2The state-of-the-art MSF facility is dedicated to expanding rider education and motorcycle safety opportunities. On any given day, you’ll find street bikers taking basic training, youngsters learning how to maneuver ATVs, groups team building, families learning the elements of dirt biking or, in our case, a class of first-time riders eager to learn. After signing up for the basic rider course, I felt a zing of excitement and recruited a friend (who also had never been on a bike before) to join me.

The day started off bright and early as we suited up with protective gear and learned basic hand signals and safety precautions. All training courses include motor safety gear from head to toe, certified coaches and CRF Honda dirt bikes. After we were properly geared up, we hopped on our bikes (already personalized with our names!) to learn basic skills and rules of the road. Before we knew it, our class of 10 was doing figure eights around orange cones and standing while make turns. I couldn’t believe it!

3We continued the day doing some drills, and as each instructor gave the lesson, my classmates and I would look at each other with wide eyes as we tried to picture ourselves completing the tasks. The instructors would ensure us that we could do it and were enthusiastic and patient with us as we took the time to learn the drill. The instructors were phenomenal. They were patient and motivational as we weaved around the cones and tried our newly learned skills. After each round, we were greeted with high fives and congratulations. Needless to say, after about 20 drills, we were exhausted and ready to head home to relax. It was a fun-filled day, and we can’t wait to try another class at the campus.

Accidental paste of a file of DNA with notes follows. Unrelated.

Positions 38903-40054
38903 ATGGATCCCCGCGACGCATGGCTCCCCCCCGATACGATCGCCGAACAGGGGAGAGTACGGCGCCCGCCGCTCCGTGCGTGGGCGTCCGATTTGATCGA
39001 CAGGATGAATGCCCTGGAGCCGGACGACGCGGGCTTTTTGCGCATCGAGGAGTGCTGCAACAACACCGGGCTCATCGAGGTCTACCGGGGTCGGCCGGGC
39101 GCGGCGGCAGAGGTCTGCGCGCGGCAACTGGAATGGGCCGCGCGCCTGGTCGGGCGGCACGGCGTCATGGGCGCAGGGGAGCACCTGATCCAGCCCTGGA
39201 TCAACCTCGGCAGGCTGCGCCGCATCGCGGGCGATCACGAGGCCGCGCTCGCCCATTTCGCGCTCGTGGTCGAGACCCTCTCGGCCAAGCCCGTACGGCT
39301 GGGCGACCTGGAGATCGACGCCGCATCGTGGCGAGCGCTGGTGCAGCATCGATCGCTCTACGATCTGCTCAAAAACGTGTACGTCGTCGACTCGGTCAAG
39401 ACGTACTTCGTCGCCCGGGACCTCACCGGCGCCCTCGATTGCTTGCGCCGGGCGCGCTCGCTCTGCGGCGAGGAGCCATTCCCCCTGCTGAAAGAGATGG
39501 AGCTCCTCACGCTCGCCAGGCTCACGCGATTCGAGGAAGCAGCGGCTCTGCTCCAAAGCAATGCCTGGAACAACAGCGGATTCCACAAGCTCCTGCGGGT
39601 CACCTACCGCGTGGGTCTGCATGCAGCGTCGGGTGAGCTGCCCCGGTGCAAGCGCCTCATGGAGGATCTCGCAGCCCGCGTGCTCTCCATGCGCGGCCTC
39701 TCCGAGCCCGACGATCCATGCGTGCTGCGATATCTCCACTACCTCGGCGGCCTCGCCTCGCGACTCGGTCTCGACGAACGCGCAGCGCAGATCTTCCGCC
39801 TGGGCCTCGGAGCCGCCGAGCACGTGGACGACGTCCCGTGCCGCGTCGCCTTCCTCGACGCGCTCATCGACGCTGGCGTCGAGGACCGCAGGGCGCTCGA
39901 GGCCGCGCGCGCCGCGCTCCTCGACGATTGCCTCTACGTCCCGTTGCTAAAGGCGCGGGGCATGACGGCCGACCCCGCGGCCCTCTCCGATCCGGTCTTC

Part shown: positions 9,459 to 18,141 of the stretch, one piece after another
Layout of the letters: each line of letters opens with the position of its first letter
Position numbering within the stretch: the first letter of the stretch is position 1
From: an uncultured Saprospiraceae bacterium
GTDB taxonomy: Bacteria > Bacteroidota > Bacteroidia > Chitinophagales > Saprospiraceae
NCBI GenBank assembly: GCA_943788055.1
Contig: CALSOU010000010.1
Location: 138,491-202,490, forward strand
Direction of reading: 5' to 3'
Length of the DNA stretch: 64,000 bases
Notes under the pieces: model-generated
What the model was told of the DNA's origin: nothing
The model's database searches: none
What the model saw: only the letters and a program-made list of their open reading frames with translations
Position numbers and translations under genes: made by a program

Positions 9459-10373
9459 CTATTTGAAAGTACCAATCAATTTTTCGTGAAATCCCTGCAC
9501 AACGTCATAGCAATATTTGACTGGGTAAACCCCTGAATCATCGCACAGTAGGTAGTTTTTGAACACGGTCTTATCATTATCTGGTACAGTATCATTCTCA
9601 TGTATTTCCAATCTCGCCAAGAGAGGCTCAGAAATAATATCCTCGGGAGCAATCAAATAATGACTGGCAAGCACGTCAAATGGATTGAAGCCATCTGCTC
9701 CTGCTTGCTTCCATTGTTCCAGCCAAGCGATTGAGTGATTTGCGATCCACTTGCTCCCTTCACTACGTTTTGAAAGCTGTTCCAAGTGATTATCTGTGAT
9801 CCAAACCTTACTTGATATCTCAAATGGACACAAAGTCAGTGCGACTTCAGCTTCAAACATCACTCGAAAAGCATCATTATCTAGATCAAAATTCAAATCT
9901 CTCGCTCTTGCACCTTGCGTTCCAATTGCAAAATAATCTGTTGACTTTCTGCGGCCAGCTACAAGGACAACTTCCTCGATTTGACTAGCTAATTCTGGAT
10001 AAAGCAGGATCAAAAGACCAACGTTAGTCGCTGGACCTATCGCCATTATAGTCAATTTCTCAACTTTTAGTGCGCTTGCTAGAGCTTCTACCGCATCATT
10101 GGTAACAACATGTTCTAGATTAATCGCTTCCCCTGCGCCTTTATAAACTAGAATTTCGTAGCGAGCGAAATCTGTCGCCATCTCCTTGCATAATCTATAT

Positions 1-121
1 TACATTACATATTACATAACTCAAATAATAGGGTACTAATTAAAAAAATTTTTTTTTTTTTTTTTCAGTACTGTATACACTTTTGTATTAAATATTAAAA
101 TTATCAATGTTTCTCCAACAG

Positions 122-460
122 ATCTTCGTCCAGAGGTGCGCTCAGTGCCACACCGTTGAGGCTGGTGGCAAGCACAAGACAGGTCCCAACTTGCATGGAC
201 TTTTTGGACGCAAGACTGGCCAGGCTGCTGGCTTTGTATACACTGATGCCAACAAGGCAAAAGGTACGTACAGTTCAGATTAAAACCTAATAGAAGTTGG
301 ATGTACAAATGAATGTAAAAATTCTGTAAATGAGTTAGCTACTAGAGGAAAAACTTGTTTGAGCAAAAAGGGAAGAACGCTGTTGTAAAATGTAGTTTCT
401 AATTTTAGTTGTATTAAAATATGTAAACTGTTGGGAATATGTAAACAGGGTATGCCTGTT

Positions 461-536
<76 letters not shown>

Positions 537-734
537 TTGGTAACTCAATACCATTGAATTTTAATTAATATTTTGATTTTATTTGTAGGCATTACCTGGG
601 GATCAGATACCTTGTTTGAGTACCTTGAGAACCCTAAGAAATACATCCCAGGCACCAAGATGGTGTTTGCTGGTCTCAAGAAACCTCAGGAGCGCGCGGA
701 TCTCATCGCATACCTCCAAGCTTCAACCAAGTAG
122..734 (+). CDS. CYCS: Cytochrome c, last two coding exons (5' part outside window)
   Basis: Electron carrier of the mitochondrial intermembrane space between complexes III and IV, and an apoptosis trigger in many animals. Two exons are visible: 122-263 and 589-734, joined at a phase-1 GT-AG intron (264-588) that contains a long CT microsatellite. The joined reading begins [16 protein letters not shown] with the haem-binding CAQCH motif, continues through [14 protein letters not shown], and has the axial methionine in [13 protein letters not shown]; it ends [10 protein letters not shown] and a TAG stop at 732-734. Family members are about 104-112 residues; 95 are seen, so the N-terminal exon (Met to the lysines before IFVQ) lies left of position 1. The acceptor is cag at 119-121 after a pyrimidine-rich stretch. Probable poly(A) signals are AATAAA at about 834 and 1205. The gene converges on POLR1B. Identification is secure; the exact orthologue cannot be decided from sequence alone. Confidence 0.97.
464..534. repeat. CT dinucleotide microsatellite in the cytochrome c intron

Tips for your first day:

  • Stay hydrated. The staff has a cooler filled with bottled water for you to have throughout the day. Make sure to use it.
  • Eat breakfast before gearing up. You need a lot of energy.
  • Be patient with yourself. Jumping on a bike for the first time isn’t easy. It sometimes took me longer to learn the skills than my classmates. I would get frustrated with myself at times, but I kept trying and eventually got the hang of things.
  • Bring snacks and pack a lunch. You have a few breaks throughout the day and an hour for lunch. We packed our lunches, but there are plenty of restaurants nearby, so a quick outing to grab a bite would work, too.
  • Don’t plan to head to the gym afterward. Pushing a 250-pound bike around and sweating under all that gear can wear you out. Plan to relax after your lesson (maybe even plan a trip to an Alpharetta spa).
  • Have fun and enjoy the ride!

The Motorcycle Safety Foundation campus is located within the American Honda Complex at 1450 Morrison Parkway. For more information about the classes offered or the campus, visit www.offroad-training.org. For more information on where to find adventure and accommodations in Alpharetta, Ga., visit www.awesomealpharetta.com.

Caitlyn BlizzardFlorida native turned Georgian, Caitlyn Blizzard graduated from the University of West Florida with a degree in Communication Arts.  She is the communications manager with the Alpharetta Convention and Visitors Bureau and loves advocating all the fun and unique things to do in awesome Alpharetta. She enjoys exploring metro Atlanta attractions and restaurants and spending time with her miniature schnauzer, Winstyn.